This past Tuesday was the annual National Healthcare Decisions Day when patients are encouraged “to express their wishes regarding healthcare and for providers and facilities to respect those wishes, whatever they may be.” To be clear, this is not about getting people to agree to a Do Not Resuscitate order or agreeing to limit their treatment options if that is not what they want. It is presumably an opportunity for patients to take control of their care at a time when they otherwise would not be able to do so. For those of us for whom religious beliefs and values inform and undergird these decisions, it is about taking advantage of an open invitation from a health care system which so often seems oblivious to those beliefs to make them known and document them in relationship to care decisions.
In observing this day, Dr. Eric Widera offers a very provocative post on GeriPal. He cites a recent editorial by Theresa Allison and Rebecca Sudore in JAMA Internal Medicine and a related study by Heyland and colleagues investigating documentation of treatment preferences by a sample of elderly patients in Canada. One of the most dramatic and disturbing findings of the study was that, for those who had stated preferences, over two-thirds of those preferences were either not documented at all or documented incorrectly in the medical record. This finding calls into serious question the basic premise of advance directives. If one’s stated preferences are likely not to be observed, why even bother?
But Allison and Sudore up the ante even further when they state:
“Discussions about goals of care and code status constitute a medical procedure every bit as important to patient safety as a central line placement or a surgical procedure. Much as we have developed systems to improve patient safety in surgical procedures, we need to develop systematic approaches to discussing patient values and goals of care.”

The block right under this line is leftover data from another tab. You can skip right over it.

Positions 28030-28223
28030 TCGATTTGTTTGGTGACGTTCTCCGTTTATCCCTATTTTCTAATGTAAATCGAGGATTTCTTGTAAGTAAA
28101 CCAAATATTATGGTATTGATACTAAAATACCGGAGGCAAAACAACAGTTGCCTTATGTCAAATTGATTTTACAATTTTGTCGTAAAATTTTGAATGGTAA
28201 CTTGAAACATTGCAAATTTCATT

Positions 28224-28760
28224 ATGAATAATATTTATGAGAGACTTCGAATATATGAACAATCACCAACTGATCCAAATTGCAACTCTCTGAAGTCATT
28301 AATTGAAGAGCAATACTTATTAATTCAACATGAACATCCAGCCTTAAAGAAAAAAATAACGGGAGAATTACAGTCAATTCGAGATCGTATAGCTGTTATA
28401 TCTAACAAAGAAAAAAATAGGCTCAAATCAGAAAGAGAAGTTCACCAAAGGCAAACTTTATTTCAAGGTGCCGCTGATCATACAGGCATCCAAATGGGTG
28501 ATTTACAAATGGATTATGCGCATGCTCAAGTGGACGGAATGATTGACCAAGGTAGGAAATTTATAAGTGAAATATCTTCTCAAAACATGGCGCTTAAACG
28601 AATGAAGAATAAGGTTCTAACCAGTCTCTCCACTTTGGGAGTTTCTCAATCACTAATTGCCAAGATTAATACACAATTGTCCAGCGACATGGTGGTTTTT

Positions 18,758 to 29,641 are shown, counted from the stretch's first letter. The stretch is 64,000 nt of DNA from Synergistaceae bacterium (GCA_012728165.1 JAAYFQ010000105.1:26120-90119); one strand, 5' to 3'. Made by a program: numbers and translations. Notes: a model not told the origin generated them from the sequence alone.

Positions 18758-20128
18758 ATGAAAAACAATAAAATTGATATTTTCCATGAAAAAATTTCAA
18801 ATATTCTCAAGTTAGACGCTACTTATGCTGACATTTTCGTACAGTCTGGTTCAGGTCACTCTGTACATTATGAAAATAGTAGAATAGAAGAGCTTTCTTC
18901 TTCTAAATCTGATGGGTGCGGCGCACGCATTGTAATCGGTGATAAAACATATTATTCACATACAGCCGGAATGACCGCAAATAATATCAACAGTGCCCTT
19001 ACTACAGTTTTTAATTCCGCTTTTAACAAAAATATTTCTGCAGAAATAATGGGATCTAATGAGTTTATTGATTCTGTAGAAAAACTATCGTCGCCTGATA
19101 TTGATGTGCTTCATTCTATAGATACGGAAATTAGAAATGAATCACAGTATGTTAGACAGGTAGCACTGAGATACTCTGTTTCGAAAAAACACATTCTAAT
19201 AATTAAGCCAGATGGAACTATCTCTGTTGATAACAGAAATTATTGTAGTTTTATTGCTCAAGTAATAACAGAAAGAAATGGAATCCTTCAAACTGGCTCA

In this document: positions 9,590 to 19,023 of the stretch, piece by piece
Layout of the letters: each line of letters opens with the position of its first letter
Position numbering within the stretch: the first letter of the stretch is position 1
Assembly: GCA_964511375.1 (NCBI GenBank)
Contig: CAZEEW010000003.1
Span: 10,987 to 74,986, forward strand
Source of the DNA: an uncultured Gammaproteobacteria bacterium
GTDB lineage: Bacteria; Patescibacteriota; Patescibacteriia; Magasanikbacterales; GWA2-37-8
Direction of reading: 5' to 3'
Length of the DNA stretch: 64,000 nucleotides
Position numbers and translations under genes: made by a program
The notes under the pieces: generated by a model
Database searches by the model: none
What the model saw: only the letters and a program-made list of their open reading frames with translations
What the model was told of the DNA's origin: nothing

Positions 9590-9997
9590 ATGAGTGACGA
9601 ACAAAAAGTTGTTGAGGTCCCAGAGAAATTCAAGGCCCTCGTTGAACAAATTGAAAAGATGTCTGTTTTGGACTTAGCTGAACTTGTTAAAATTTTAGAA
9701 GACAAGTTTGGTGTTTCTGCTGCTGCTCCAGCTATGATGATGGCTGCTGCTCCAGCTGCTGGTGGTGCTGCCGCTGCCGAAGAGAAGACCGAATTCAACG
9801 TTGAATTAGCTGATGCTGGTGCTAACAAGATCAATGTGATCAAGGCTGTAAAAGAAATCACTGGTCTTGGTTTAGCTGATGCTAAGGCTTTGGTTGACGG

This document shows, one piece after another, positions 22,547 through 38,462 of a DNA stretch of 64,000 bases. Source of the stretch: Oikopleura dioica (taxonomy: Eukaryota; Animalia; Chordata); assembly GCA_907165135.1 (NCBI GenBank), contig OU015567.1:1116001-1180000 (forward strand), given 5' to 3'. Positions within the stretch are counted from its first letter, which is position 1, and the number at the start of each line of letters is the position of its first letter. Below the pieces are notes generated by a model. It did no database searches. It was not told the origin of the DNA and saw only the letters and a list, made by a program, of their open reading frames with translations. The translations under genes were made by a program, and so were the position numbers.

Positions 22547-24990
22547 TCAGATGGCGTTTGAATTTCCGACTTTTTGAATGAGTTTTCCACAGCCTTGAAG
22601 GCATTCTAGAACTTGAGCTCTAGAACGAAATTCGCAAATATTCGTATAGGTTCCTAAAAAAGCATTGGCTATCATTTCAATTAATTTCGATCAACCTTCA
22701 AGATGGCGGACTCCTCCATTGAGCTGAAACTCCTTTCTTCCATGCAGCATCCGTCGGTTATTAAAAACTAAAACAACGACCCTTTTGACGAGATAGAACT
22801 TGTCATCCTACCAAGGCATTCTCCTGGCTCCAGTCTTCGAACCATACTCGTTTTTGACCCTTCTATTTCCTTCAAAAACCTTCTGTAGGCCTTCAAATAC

Dr. Widera then raises the obvious question, “Should failure to follow preferences be a medical error?”
For those of us who are not physicians, this could be an invitation for doctor bashing. However, we need to all take seriously that patient safety is everyone’s responsibility. So if this is about patient safety, we are all culpable. But, even if this is not a patient safety issue, I would expect that all of us believe that patient’s wishes should be respected and every effort should be made to make that happen.
The newly released 3rd edition of the NCP Clinical Practice Guidelines contains the following criterion under Guideline 8.1. This criterion applies equally to all members of the treatment team.
“All expressed wishes, preferences, values, goals, plan of care, surrogate decision makers and advance care plans are routinely documented, including the completion of clinical orders such as inpatient resuscitation status, out of hospital do not resuscitate orders, and health care surrogate declaration documents for adult patients.”
So it seems to me the bottom line here is that all members of the treatment team are obliged, individually and as a group, to make sure that all stated treatment preferences and advance directives are well documented, well understood by the team, and observed. If the finding of this study turns out to be true more widely, all of us bear responsibility. Dr. Widera along with the authors of the editorial raise an interesting and provocative question. However, no matter whether consensus ever develops around the answer to that question or not, the findings of this study should galvanize us all to action. The findings point out that while getting patients to fill out their advance directives is a necessary first step, there is another necessary part to the process which may be seriously broken. Each of us needs to be committed to point out that brokenness each and every time we see it.
George Handzo, BCC, CSSBB
President, Handzo Consulting
Senior Consultant, HealthCare Chaplaincy